Song on the Wind
Before the Europeans settled in New England there was a legend among the Natives living along the Atlantic coast that they had heard a captivating “Song on the Wind”. The mere melody brought them a joy beyond telling and a hunger to know the meaning of the words. One day they would hear the song again.
“Song on the Wind” is an original musical describing the convergence of the English and Native cultures and the relationships that formed between them during the first 50 years of the Massachusetts Bay Colony. It is a story of love and betrayal, sacrifice and courage, shared hopes and dreams that transcend racial and cultural differences. It is the story of two social experiments, the Puritan ‘city on a hill’ and the Indian ‘Praying Villages’, and the war that put all to the test.
This captivating story uncovers a little-known bit of history detailing the forging and testing of relationships between the indigenous inhabitants of Musketaquid and English settlers John Eliot, Peter Bulkeley, Daniel Gookin, John Hoar and many more ... This pioneer community became both the first inland English settlement above tide-water and the first township in the New World to be named after neither British nor Native custom, but after an ideal of harmonious concord. In time, these two vastly different peoples formed a mutual covenant based on their shared faith and hope in their Lord and Savior Jesus Christ. This unique community came to be known as Concord Massachusetts.
Checkout this very interesting document of early American history linked below. Daniel Gookin's original letter to England, “An Historical Account of the Doings and Sufferings of the Christian Indians in New England”, upon which much of the musical "Song on the Wind" is based.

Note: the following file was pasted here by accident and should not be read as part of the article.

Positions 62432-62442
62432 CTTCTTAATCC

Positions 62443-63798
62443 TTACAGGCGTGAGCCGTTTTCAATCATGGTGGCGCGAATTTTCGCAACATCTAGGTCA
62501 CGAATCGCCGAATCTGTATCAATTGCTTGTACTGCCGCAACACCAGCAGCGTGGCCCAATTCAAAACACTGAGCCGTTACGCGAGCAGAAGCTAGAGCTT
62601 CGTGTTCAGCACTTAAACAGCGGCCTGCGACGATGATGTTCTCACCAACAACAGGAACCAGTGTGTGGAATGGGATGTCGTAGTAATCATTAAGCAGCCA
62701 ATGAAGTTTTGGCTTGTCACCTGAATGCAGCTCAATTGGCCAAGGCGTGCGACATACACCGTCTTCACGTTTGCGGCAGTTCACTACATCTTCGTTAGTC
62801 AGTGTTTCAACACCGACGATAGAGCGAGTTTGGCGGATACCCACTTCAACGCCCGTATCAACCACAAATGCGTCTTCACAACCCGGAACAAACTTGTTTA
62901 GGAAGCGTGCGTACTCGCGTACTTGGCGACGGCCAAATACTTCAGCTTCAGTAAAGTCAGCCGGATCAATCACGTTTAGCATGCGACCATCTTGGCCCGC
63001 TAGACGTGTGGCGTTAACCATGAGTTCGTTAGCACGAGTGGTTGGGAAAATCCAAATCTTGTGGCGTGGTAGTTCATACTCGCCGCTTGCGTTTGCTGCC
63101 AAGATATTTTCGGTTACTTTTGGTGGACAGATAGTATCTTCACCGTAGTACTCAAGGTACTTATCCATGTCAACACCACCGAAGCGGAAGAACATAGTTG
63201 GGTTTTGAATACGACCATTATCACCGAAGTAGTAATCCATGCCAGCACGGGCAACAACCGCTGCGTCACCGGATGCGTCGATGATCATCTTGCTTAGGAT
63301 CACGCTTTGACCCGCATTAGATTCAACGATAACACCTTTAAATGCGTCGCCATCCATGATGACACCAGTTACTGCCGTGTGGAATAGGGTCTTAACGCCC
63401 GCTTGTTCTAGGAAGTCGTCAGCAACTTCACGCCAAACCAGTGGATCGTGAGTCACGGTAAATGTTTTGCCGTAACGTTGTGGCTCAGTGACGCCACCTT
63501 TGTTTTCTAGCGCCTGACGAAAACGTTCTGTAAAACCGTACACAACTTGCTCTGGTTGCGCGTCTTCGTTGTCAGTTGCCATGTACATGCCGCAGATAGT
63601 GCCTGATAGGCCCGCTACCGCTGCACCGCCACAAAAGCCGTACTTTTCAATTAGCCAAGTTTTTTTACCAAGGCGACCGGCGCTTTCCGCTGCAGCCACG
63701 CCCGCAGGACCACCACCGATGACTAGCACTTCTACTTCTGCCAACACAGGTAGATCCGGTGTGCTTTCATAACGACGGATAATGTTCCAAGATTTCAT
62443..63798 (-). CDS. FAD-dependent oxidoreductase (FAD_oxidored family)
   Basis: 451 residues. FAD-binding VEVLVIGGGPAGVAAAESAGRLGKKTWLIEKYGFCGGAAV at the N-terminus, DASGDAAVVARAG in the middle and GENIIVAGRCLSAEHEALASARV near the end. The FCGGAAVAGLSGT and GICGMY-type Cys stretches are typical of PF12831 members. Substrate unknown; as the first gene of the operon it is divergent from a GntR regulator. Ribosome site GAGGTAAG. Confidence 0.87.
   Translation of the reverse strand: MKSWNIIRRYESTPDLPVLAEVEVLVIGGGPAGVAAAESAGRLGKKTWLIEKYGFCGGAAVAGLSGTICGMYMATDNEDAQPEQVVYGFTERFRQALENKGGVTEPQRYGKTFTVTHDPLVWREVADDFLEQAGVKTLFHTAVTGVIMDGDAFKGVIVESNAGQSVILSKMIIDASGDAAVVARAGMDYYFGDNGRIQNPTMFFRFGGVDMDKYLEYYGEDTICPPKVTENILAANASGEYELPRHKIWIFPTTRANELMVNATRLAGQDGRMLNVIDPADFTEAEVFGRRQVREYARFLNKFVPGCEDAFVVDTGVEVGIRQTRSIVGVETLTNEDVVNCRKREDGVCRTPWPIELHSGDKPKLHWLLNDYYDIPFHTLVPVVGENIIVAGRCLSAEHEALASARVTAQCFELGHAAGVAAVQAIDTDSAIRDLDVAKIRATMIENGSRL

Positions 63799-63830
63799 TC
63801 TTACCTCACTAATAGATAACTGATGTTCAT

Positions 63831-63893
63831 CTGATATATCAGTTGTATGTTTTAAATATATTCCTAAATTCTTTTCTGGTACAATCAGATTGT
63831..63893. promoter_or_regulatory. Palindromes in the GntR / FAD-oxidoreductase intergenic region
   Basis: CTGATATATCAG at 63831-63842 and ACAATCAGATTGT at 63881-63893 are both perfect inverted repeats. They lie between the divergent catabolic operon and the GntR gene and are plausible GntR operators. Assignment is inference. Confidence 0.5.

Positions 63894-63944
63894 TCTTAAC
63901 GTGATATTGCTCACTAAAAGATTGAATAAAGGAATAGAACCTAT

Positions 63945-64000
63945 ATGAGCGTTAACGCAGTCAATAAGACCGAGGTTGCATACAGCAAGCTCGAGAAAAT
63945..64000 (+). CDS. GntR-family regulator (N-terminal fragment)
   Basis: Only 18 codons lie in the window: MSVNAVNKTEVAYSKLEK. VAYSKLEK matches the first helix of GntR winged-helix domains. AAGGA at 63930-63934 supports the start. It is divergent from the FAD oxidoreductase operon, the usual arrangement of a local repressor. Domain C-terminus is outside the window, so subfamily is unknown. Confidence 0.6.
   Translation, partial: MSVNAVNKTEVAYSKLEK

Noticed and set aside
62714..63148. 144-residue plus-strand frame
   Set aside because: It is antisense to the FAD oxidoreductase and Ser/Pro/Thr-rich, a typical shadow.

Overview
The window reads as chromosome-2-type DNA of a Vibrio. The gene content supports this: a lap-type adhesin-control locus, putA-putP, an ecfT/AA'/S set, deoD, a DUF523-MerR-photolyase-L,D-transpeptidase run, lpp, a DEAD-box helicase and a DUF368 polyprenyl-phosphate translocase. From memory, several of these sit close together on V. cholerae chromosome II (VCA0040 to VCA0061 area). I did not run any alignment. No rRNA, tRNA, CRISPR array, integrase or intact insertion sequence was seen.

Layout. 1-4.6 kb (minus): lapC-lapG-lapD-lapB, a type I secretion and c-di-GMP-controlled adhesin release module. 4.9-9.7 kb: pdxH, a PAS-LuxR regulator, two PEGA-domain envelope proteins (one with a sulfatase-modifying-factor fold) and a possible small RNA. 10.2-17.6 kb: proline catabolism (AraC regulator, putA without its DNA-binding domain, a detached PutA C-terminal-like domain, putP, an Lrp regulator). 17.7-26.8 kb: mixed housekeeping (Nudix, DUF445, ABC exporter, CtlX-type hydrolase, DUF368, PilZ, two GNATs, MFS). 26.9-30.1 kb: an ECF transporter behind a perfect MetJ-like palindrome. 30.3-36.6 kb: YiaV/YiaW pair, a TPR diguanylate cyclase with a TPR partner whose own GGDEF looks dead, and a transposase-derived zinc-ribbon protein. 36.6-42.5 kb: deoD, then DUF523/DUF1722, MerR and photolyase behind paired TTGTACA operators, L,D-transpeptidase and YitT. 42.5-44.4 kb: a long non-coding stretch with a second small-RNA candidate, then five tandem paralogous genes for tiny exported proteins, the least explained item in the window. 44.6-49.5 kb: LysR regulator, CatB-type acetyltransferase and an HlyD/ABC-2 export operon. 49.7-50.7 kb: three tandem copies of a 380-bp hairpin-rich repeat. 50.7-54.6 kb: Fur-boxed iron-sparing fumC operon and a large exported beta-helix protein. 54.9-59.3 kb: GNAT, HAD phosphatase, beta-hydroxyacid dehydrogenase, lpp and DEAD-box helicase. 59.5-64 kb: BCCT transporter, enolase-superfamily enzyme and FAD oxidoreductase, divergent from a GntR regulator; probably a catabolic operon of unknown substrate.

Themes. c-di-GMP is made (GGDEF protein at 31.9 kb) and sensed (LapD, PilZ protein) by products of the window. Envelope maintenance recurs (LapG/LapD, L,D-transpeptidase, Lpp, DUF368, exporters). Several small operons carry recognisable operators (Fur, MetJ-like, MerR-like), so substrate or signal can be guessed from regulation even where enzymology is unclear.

“A story held mute too long” is how Caring Hands, a descendant and sachem of today’s Natick Praying Indians, described the musical that tells the story of her tribe’s heroism and suffering that came to a climax during the King Philip War of 1675.
This musical, written by David MacAdam, in cooperation with the Praying Indians, is the result of years of research of both English and First People histories and theatrically unravels a riveting account of both the friendships and animosities among the inhabitants of New England with music that reflects the “two different streams of melody that form the native harmony” and the “changes in the land”.
In 2004 the first full production was mounted and premiered at the new theater at the Littleton High School in Littleton, Massachusetts; the site of the original Native American Praying Village, Nashoba.
Music from “Song on the Wind” has been performed in Times Square in New York (Project Dance) and before thousands at Boston’s City Hall Plaza. In 2008 a shortened adaptation was presented at a national association of pastors conference in Plymouth, Massachusetts. Most recently it was restaged in Septemeber 2010 in celebration of Concord Massachusetts' 375th Anniversary.1. Musketequid- although the popularized spelling and pronunciation is often ‘Musketaquid’, prior to 1835 all documents record the spelling with an ‘e’ rather than an ‘a’ which gives us a hint as to how it was heard by the English. The name is believed to refer to the place ‘where the river flows through the meadow grass’.